Echoing the past, the 1921 mean high-tide line, which has moved seaward dramatically, has become a beach walk to bring visitors onto and across the site. The path follows this old surf line along the 750-foot breadth of the site.
The walk itself is constructed with panels of recycled plastic lumber, and follows the historic tide line, acting as a promenade and connecting the parking lots to the building entrances. Visual connections have been restored between the guest house and the pool, and beyond the site to the mountains, the bluffs, the Santa Monica Pier and the ocean. Expanded decks alongside a café provide gathering areas for both formal and informal events.
Midway along the boardwalk — at the center line where the Davies mansion once stood — a second boardwalk facilitates accessibility across the deep beach to the water’s edge.
Continuing north, the boardwalk passes beach-volleyball courts that maintain the game’s presence on the site where the game was invented.
On the inland side of the boardwalk, north of the pool, is a series of ground-level terraces framed with landscaping. Areas include a children’s play spot with a water feature, and other spaces shaded by palm and melaleuca trees.
Planting in the beach areas has been limited to palms and native beach grasses that thrive without additional water. Tall palms planted at the Pacific Coast Highway entrances tie the site to the city park above the beach house, and provide optimal visibility of the facility from the roadway.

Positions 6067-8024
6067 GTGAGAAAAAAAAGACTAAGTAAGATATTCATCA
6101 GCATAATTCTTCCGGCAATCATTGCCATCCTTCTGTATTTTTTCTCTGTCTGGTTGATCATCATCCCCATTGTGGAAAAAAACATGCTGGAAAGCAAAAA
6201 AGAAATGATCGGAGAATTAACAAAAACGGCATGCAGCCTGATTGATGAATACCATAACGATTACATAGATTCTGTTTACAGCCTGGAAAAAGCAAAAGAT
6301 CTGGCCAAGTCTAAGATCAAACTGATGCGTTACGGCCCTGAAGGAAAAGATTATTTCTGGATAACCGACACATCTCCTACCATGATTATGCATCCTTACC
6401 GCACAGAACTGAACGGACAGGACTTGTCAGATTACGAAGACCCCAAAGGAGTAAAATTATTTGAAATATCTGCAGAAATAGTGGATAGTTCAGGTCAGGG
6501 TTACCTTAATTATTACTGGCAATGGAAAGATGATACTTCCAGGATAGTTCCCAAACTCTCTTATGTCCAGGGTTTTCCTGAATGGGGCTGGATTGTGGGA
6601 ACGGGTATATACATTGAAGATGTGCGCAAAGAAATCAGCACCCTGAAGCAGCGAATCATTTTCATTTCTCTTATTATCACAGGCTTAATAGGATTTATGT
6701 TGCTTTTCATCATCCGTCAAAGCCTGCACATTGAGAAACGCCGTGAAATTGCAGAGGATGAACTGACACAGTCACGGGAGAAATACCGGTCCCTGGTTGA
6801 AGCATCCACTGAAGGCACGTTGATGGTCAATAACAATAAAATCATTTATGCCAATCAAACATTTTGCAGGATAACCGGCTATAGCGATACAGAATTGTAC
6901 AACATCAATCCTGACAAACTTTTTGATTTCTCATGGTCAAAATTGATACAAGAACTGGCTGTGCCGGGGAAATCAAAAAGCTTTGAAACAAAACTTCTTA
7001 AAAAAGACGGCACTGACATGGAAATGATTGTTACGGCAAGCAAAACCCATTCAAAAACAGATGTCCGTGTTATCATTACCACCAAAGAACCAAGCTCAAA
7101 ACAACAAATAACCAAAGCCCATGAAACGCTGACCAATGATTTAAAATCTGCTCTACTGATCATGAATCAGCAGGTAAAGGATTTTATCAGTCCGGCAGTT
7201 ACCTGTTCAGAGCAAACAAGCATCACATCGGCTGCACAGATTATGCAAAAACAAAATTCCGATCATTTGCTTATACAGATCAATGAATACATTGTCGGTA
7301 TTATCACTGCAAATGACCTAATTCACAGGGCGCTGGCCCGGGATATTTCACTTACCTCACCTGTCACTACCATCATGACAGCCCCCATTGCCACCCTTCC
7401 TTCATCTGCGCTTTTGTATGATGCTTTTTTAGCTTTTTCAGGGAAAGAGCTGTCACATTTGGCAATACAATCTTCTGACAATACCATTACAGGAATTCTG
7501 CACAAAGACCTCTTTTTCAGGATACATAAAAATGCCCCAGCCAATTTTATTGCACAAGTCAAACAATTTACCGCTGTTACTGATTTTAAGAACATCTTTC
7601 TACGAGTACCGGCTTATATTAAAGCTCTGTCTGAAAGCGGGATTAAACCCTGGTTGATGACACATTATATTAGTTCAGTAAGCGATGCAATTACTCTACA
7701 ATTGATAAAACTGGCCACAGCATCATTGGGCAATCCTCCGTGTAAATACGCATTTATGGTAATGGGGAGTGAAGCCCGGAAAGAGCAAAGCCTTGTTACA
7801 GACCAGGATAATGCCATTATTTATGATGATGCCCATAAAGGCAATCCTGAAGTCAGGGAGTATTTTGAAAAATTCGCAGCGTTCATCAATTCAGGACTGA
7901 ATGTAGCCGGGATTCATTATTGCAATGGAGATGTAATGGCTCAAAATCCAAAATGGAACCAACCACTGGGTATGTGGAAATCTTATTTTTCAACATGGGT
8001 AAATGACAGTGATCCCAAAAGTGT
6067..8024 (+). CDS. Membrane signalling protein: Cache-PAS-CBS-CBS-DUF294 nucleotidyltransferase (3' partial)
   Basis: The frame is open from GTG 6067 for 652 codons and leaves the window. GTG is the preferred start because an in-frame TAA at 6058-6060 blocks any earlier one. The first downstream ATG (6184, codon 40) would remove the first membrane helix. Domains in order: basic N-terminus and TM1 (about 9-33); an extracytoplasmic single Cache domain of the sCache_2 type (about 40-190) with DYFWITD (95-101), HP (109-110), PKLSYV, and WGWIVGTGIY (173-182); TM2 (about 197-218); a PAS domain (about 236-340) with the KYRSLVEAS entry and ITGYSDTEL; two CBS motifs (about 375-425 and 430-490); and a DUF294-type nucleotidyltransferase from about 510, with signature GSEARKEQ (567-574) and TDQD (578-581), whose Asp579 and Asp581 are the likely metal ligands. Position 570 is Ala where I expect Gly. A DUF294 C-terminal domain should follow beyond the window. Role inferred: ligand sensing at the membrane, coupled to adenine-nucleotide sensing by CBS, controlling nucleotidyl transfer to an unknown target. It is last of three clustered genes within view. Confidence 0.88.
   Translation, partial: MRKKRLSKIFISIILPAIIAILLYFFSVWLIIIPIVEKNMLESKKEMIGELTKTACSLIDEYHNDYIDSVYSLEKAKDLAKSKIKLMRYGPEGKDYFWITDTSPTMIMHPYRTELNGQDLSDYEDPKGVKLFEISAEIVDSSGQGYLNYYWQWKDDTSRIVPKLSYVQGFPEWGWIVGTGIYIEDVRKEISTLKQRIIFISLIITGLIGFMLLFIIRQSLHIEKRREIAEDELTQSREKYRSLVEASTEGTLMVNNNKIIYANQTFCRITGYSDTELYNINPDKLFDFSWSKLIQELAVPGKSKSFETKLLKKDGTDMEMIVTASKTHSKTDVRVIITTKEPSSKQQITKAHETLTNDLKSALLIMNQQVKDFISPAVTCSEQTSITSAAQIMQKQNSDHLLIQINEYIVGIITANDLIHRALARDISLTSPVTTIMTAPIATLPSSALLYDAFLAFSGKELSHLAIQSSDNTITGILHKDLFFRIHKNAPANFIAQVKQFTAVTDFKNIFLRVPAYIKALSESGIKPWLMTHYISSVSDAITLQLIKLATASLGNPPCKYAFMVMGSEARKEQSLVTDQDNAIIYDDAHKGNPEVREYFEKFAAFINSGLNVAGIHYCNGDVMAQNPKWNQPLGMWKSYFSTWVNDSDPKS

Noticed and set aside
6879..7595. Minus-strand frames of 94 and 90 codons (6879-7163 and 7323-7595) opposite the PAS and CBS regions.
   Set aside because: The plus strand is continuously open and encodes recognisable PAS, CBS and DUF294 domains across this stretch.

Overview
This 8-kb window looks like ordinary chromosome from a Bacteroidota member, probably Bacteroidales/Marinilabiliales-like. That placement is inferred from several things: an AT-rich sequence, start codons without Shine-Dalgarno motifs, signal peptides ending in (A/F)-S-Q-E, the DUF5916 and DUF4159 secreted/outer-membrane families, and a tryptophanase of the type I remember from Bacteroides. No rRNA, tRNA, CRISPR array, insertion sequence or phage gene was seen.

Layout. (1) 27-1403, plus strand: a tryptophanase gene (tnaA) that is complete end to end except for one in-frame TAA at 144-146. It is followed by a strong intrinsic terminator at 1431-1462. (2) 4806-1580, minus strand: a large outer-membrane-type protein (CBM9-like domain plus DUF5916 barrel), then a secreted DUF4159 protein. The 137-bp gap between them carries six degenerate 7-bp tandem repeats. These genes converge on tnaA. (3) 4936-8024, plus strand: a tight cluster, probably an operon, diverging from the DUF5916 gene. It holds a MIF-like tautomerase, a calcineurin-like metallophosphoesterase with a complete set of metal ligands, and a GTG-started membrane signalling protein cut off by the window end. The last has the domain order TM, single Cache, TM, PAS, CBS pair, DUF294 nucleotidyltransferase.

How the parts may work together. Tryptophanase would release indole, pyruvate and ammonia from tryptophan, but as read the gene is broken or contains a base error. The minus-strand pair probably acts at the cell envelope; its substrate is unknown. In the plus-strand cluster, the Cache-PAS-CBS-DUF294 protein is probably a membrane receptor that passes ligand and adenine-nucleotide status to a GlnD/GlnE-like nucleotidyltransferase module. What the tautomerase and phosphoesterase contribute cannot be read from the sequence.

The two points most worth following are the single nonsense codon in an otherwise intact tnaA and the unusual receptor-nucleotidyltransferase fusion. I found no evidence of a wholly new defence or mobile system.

The pool deck — surrounding the historic Julia Morgan-designed pool — includes the original marble pool coping and restored concrete paving with marble insets.
Flower gardens on the lower levels surround an assembly by the project artist, Seattle-based Roy McMakin. Art and interpretive features have also been integrated into the public areas to enrich the visitor experience of the historic site, the beach and the glamour of the bygone era. Plant materials recall the lush flowering plants from the historic Gold Coast period. First-level plantings are low to the ground to maintain the historic character of the space as an open, paved patio.
Combining Style With Sustainability
The Beach House has received a LEED Gold Rating from the U.S. Green Building Council — no easy feat, especially since the site underwent significant remediation.
The very fabric of the house is sustainable, with post-consumer materials used in concrete, plastics, insulation and cabinetry. The building’s insulation incorporates post-consumer blue jeans instead of fiberglass.
Decking is made of recycled plastic, and building panels are made of recycled concrete. Low Volatile Organic Compounds-emitting materials, paints, adhesives and sealants are used throughout the facilities to improve air quality.